Theriogenology Service Helps South African Boerboel Deliver 19 Puppies

[su_carousel source=”media: 10446,10445,10444,10443,10442″ link=”custom” target=”blank” height=”400″ responsive=”no” items=”1″ title=”no” pages=”yes” autoplay=”0″][su_carousel source=”media: 9375,9374,9373″ link=”custom” target=”blank” width=”400″ height=”300″ responsive=”no” items=”1″ title=”no” centered=”no” pages=”yes” autoplay=”0″][/su_carousel]

Updated June 9, 2016 with information and photos

Bailee, a four-year-old South African Boerboel, recently delivered what is believed to be the largest litter of puppies – 19 – ever born at the Auburn University College of Veterinary Medicine.

IMG_6459
Four of the puppies born to Bailee, now six weeks old, at their south Alabama home.

All but one of the puppies survived the April 28 caesarean delivery by a multidisciplinary team of faculty veterinarians at the Wilford and Kate Bailey Small Animal Teaching Hospital. Guinness World Records reports the largest litter is 24 puppies, born in 2004. After the puppies returned to their owner,  another puppy died, but at six weeks old, the 17 — four males and three females — are thriving.

‘The puppies are doing very well, all are very healthy, and we thank Auburn for that,” said owner Jerry Turner of Dothan, Ala., who owns Hidden Creek Boerboels.

The teaching hospital’s Theriogenology Service (reproduction) provided medical assistance and care for Bailee throughout her pregnancy, including a transcervical insemination (TCI), pregnancy care and delivery.

The birth was a ‘all-hands-on-deck’ situation in the surgery suite, ready to handle the large litter.  Dr. Michael Tillson, a professor of surgery at the college, led a three-member surgical team, and Dr. Jacob Johnson, a professor of anesthesia, was part of a three-person team including an anesthesia technician and senior-level veterinary student. In addition, 12 third- and fourth-year veterinary students were on hand and assisted in caring for the puppies once they were born.

Dr. Aime Johnson, an associate professor and theriogenology specialist who worked with Bailee and the Turners, recommended a caesarean birth following a radiograph which determined a larger than normal litter.

Cropped
A South African Boerboel puppy, six weeks old, from Bailee’s litter.

“The radiograph showed at least 14 to 15 puppies, so we decided on a C-section because a natural birth for a litter that size would be a long delivery for the mother and often results in the loss of puppies because of the long delivery process,” she said.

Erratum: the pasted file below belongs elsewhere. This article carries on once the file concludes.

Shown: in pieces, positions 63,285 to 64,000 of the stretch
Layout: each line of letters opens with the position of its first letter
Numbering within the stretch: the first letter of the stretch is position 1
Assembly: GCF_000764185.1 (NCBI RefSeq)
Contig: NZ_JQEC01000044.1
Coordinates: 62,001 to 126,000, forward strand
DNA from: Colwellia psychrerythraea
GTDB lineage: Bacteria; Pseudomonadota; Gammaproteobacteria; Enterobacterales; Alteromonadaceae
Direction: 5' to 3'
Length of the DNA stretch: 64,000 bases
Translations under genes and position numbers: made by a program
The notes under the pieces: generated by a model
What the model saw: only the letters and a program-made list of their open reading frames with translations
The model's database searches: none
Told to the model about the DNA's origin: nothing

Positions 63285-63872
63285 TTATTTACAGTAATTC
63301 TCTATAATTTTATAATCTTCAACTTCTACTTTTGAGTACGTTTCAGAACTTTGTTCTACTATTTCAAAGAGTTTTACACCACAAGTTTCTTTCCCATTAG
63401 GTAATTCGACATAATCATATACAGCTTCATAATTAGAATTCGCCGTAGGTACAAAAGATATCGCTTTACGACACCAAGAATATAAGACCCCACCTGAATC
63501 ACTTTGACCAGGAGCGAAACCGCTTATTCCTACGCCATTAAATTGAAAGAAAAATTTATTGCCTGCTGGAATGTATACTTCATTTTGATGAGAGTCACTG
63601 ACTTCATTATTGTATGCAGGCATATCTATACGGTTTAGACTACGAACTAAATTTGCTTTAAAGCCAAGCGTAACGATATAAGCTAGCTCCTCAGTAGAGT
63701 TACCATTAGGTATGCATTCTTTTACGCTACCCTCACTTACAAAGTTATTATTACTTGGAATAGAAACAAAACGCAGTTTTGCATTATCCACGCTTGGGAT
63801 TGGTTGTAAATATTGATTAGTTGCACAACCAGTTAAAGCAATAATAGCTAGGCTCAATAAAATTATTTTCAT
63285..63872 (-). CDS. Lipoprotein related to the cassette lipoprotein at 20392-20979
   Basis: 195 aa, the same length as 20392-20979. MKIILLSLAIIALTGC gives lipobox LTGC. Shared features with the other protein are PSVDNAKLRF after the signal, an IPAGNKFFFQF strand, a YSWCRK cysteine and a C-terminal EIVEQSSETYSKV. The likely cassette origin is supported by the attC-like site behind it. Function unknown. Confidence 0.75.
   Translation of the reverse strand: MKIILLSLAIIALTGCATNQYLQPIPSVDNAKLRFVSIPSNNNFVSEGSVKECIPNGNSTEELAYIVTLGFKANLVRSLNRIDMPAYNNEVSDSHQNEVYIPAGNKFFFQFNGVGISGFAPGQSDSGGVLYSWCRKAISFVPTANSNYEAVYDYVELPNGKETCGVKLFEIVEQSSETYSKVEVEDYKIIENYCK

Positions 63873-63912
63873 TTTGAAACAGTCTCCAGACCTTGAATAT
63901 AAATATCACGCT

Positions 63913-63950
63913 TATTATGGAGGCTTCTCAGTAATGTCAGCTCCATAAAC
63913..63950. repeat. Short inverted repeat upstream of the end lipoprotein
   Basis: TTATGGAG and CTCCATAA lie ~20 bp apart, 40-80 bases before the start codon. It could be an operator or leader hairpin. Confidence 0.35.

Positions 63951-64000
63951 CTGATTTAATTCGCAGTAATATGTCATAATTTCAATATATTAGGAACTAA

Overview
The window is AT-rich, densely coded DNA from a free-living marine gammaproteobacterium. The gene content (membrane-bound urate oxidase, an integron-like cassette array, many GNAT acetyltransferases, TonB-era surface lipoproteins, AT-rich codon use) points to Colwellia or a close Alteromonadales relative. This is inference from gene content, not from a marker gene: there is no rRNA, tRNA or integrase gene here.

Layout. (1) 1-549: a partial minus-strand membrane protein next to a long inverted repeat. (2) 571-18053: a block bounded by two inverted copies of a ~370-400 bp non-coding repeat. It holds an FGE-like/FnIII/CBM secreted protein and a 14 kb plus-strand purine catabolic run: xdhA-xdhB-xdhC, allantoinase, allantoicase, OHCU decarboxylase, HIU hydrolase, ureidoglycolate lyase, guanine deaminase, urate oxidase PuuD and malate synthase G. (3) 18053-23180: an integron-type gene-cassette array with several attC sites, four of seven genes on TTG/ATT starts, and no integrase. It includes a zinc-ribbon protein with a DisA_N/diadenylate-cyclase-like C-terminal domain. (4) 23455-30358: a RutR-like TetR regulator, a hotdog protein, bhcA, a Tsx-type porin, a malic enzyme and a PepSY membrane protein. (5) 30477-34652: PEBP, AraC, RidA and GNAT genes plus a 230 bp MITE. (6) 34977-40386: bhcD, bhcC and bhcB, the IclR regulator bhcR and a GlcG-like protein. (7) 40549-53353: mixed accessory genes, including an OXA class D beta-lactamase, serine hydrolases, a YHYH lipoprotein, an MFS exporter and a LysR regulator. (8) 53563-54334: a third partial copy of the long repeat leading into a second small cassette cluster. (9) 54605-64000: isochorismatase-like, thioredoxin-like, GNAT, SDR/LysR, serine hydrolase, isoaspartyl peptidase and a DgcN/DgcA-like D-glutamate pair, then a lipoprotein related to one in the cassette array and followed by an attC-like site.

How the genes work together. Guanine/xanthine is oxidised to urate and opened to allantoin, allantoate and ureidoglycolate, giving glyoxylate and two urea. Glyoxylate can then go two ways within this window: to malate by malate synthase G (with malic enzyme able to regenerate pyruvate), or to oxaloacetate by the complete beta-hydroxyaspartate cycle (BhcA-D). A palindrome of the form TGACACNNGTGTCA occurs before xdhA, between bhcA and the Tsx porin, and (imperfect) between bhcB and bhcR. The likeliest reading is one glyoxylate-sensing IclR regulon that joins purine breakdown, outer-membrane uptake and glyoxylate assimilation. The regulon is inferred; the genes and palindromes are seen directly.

For the first two weeks, Bailee and the puppies stayed with a nanny to assist with the every-four-hour feedings for the puppies.

The Turners chose to use Auburn’s small animal theriogenology service, to impregnate Bailee and follow her pregnancy. The father, an impressive male named Afrika Marcos (Mayhem for short), is also owned by the Turners.

“We originally started about a year ago bringing the dogs for a progesterone test to find the fertile window to breed,” said Turner, who has 10 dogs in his kennel. “With Bailee, we started with the transcervical insemination, and when radiographs showed Bailee was to have a large litter, we opted for a C-section.”

“They were all just super, great to work with, very knowledgeable and a blessing to our kennel,” Turner said, adding that he has sold the breed to owners across the U.S. and Puerto Rico.

Not a well-known breed in Alabama, the Boerboel is an impressive dog, and is recognized as being intelligent, reliable and obedient with a strong watchdog instinct. “The most common thing we hear from our customers is that the Boerboel is the best dog we’ve ever owned, and we have several return customers,” Turner said.

“We have been blessed to be able to own some of the top Boerboels in North America, and we’ve been very pleased with the Theriogenology Service at Auburn,” Turner said. “With the wonderful dogs we have been able to acquire and produce, we feel quite fortunate.”

Auburn is one of four veterinary medical programs in the U.S., and the only one in the South, to receive funding to establish the AKC Residency in Theriogenology, expanding the college’s national reputation in theriogenology, or reproductive medicine, in both large and small animal medicine. Auburn has been twice funded by the AKC and the Theriogenology Foundation for a resident position.

The Auburn College of Veterinary Medicine is the south’s oldest, and the nation’s seventh oldest, veterinary medical program. More than 6,500 alumni live across the U.S. and internationally.